If you play on the Earth map, there is more dry land, but more non-edible squares. In fact, here's a passage from the gamelog of the second image above:
"Something had been nagging at me, in the back of my mind, that i saw someone say the Earth map is larger than the customized but randomly drawn map. Am i chasing a good game on an inferior map? Finally looked into it. All maps are 80 x 50 squares, including the Poles. That's 4,000 squares total. The difference with the Earth map is that it's more full of land: 1510 squares. Choosing Small-Normal-Large when customizing a random planet just sets minimum values for the number of land squares: 640-960-1280.
So the Earth map has 230 more squares of land, or possibly a little less, than a customized Large Land map. But here's the key info: Earth has a bunch of useless squares that my LWWY map doesn't.
Earth, by my quick count on a small compressed image of the Earth map, has 176 deserts, 32 mountains, and 95 snowy squares.
My Large-Warm-Wet-Young map has 10 deserts, 42 mountains, and only 18 arctic squares (no tundra).
So i have 10 more mountains, 22 fewer hills, a whopping 77 fewer snowy squares, and a stunning 166 fewer deserts!
Earth has 1510 squares, but 303 no-wheat squares (not counting seals, caribou, or oases). My map might have 230 fewer land squares, but only 69 useless ones.
1510 - 303 = 1207.
1280 - 69 = 1211.
So that puts my nagging worry to rest. I have a more fruitful planet than the Earth map. Even at the bare minimum of 1280 land squares, i've got more good squares. Armed with this good news, i'm motivated to count my land squares...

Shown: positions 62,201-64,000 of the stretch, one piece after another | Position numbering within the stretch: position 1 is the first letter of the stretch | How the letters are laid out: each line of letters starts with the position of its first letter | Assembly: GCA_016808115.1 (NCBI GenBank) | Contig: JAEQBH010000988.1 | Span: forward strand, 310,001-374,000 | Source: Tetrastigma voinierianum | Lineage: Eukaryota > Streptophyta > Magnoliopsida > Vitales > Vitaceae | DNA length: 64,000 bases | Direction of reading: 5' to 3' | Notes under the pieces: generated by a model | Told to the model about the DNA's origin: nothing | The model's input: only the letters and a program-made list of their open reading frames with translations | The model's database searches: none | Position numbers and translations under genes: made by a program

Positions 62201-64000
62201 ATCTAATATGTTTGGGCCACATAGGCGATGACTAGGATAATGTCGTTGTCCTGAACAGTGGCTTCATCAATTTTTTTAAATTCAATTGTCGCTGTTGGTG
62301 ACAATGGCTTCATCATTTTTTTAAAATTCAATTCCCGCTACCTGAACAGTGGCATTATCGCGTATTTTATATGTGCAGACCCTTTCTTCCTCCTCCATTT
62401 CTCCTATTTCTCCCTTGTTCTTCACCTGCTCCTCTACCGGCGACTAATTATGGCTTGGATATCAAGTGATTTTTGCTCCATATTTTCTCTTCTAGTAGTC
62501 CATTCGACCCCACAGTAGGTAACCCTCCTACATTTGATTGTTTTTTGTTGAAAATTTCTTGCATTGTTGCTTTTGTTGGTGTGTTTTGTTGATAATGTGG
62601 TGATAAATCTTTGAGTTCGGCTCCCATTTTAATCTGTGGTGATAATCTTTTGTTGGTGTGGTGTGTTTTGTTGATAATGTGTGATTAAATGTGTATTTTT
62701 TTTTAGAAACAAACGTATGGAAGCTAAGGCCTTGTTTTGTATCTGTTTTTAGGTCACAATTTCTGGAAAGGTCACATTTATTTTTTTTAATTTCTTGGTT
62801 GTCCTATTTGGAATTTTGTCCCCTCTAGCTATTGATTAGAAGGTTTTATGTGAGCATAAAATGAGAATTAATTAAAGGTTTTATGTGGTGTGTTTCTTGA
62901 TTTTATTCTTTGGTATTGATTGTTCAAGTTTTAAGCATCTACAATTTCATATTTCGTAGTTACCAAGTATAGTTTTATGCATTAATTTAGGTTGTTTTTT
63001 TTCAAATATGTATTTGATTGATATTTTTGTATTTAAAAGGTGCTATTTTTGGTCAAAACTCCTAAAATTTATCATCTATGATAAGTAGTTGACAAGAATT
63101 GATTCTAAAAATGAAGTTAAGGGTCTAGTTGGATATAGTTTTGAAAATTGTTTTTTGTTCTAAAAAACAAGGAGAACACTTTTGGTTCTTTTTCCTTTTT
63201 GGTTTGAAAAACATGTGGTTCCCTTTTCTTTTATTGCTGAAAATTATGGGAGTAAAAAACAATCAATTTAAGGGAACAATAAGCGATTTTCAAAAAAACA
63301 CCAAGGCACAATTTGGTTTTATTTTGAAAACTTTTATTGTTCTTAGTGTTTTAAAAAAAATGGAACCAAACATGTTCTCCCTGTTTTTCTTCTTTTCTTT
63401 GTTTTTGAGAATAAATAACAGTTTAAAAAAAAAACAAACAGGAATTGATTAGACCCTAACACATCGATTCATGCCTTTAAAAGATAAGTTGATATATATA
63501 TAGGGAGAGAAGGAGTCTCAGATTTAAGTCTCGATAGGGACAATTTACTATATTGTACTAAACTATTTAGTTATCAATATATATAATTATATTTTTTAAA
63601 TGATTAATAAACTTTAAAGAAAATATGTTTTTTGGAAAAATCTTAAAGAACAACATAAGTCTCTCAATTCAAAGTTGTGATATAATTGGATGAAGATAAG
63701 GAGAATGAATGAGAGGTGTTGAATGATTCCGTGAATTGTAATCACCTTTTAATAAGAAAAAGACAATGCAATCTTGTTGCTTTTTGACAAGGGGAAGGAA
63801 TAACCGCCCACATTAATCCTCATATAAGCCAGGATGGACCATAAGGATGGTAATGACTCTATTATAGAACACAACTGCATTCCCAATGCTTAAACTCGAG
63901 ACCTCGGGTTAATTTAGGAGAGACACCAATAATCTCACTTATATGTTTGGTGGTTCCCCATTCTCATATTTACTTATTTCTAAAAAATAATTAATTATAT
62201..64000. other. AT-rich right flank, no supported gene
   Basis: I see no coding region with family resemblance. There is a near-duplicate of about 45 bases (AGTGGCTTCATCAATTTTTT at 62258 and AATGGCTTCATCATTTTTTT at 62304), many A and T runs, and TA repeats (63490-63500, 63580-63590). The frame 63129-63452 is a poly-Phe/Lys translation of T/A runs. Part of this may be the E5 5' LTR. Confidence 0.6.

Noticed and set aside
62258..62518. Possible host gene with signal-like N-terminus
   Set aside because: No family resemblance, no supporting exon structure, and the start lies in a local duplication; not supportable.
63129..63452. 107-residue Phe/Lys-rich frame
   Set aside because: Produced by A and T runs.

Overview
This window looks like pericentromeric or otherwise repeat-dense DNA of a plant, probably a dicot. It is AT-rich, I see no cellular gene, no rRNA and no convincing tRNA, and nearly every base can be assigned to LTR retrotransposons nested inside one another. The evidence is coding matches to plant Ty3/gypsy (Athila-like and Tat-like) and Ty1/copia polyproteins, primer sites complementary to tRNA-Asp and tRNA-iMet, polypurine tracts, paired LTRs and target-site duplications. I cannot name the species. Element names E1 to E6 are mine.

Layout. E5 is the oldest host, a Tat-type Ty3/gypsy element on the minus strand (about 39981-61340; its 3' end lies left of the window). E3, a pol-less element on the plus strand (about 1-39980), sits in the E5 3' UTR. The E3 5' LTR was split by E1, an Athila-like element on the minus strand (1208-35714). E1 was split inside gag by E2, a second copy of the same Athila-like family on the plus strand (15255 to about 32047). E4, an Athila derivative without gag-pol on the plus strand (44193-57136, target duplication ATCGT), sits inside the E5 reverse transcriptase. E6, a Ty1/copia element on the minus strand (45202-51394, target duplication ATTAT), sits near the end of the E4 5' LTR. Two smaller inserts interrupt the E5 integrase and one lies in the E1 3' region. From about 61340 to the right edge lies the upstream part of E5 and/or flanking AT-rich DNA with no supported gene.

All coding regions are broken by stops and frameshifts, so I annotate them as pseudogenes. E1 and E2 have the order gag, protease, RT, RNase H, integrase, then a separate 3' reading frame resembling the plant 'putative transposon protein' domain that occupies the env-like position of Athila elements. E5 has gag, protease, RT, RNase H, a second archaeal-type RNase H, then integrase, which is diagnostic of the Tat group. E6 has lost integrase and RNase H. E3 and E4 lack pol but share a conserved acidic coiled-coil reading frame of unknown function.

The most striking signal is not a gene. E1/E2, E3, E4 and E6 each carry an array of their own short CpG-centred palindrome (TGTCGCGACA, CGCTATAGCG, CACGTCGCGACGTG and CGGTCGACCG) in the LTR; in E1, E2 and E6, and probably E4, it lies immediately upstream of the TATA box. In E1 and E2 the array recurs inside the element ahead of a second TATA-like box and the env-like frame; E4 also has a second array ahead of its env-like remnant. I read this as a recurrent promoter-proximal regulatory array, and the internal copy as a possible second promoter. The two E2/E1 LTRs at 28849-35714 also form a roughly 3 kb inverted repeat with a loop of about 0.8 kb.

3 tiny islands: 20
SW islands: 64
NW islands: 24 + 57
The North: 113 + 86
Near East: 132
Far East: 126
Near West: 119
Far West: 108 = 1,063
Only 1063? Did i count right? Yes, now i counted 3 times: 1063, 1062, 1063.
Maybe the Earth map's 1,510 includes the poles?
My North Pole: 80 + 18
My South Pole: 80 + 19
1063 + 197 = 1260.
Humph! Seems like i should have 20 more squares of land.
Still, not worried, i have 22 less hills, 166 less desert and 77 less snow. If Earth's total of 1510 counts the poles, then that's about 1315 on non-Pole lands, about 250 more than my planet. If i've got 243 fewer snow/sand squares and if half of my 22 fewer hills are grasslands, then i'm at least on a par with the Earth map, as far as potential wheatstalks."
So, Sir OsoSober, what this all means is that the amount of dry land is not as important as the kind of land you have. Ran plenty of tests on this, and discovered that the Large-Wet-Warm-Young customization scenario offers the best potential for a landscape where you can not only fit 128 cities, but 128 productive cities. But it takes a couple hours to fully investigate a LWWY planet because you always know that somewhere, there is a big swath of shield-rivers, and you could do quite well moving your civ there.
How close you site your cities depends on what the landscape offers you, but it's on the order of 2 squares distance with the Large landmass customization, if you want to get up to 128.